Information Gratification

Posted in Uncategorized with tags , , , , on June 28, 2009 by Arthur

Among all the astonishingly moronic things that disturb me in my office, there is one thing that drives me mad. A white slip of paper that hangs from my supervisor’s work area screams my name every other day. My supervisor is one of those types of people who need positive quotes from celebrities and CEOs surrounding her at all times. I actually think it’s counterproductive to print and cut out slivers of ridged office paper with words of people you can never actually become. But enough about that, here’s the supposed quote from Mahatma Gandhi:

“A customer is the most important visitor on our premises. he is not dependent on us. We are dependent on him. He is not an interruption in our work. He is the purpose of it. He is not an outsider in our business. He is part of it. We are not doing him a favor by serving him. He is doing us a favor by giving us an opportunity to do so.”

I did some cursory research and the best source that I can find is that this quote was said during a 1890 speech given in South Africa. The more I read it and try to understand why a man who is known for pacifist views and anti-war sentiments would discuss guest service just flummoxes me. I’m thinking this might be a case of the lazy media carrying over either a) a half-truth quote that was never said but regurgitated enough times to make it false public knowledge à la Gore and his often misquoted claim that he invented the internet. Or b) a complete and apocryphal quote picked up through slothful research.  Recently this happened when Shane Fitzgerald, a student from Dublin, made up a quote for French composer, Maurice Jarre when he passed away. Evidently, the false quotation ended up printing in a slew of American and European articles for a month before Fitzgerald told the media it was a farce.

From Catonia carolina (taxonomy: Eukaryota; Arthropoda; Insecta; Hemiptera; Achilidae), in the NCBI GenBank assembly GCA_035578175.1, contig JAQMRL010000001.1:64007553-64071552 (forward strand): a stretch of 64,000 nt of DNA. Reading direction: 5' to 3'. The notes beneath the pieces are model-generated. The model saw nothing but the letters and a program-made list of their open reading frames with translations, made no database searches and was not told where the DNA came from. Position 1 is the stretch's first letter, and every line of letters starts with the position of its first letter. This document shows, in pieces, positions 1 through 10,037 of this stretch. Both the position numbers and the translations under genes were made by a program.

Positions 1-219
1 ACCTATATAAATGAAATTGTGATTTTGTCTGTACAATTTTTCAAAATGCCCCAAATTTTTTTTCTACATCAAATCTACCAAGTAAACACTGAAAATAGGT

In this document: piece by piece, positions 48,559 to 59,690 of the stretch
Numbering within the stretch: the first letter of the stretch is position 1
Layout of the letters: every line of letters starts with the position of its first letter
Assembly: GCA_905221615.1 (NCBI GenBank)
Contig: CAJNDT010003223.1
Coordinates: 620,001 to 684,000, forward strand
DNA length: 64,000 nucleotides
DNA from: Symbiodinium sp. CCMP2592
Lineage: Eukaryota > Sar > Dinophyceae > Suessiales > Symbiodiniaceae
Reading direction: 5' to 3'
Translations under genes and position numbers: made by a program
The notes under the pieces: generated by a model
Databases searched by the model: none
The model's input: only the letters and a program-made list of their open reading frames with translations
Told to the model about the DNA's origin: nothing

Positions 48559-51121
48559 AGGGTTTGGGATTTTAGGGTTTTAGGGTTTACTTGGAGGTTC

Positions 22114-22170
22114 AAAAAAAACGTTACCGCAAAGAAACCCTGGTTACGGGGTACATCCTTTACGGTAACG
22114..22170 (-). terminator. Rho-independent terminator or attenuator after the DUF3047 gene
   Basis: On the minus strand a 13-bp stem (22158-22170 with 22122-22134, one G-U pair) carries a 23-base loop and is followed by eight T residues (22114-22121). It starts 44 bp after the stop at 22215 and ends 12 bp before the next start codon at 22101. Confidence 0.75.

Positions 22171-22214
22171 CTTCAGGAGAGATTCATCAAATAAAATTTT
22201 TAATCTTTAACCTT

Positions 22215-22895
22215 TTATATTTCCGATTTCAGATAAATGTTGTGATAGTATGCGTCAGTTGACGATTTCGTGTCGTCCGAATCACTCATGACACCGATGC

One day I’ll know the truth behind the cryptic Gandhi quote but until I finish my research, the lesson of the story is never believe what you read or hear. Take the time to do some sort of research and never accept anyone’s word beyond face value. I know in this time of instant information gratification, it’s hard to take a second opinion but find a few legitimate sources and dig deep. Never swallow other people’s opinions and always question authority.

Damn Right

Posted in Uncategorized with tags , , , , on June 27, 2009 by Arthur

Recently, I was looking through an old issue of a men’s magazine and I saw the following advertisement for Canadian Club Whiskey:

Canadian Club
The pictures and text are obvious throwbacks to the 1960’s when a man was a man and evidently, people of color didn’t roam the streets. This type of advertising is really insulting as it attempts to entice an audience via lackluster tactics. It seems that no matter what decade, whether it’s the 1960’s or the 2000’s, women are and always will be sex objects. The text of the ad only reinforces the sexual behavior of men by letting us know that since our fathers were promiscuous, we should be too.

“Your mom wasn’t your dad’s first. He went out. He got two numbers in the same night. He drank cocktails.”

Personally, my father used to drink a lot and be verbally abusive to my mother, so does that mean I should get inebriated with delicious Canadian Club Whiskey and disrespect women? No. And as a man who believes in individuality, why the hell would I have any desire to be like my father? He’s a good man now but has different perspectives and goals. Parents hope to give their children better opportunities than they had, so for the kids to end up just like them seems as depressing as this advertisement’s aim.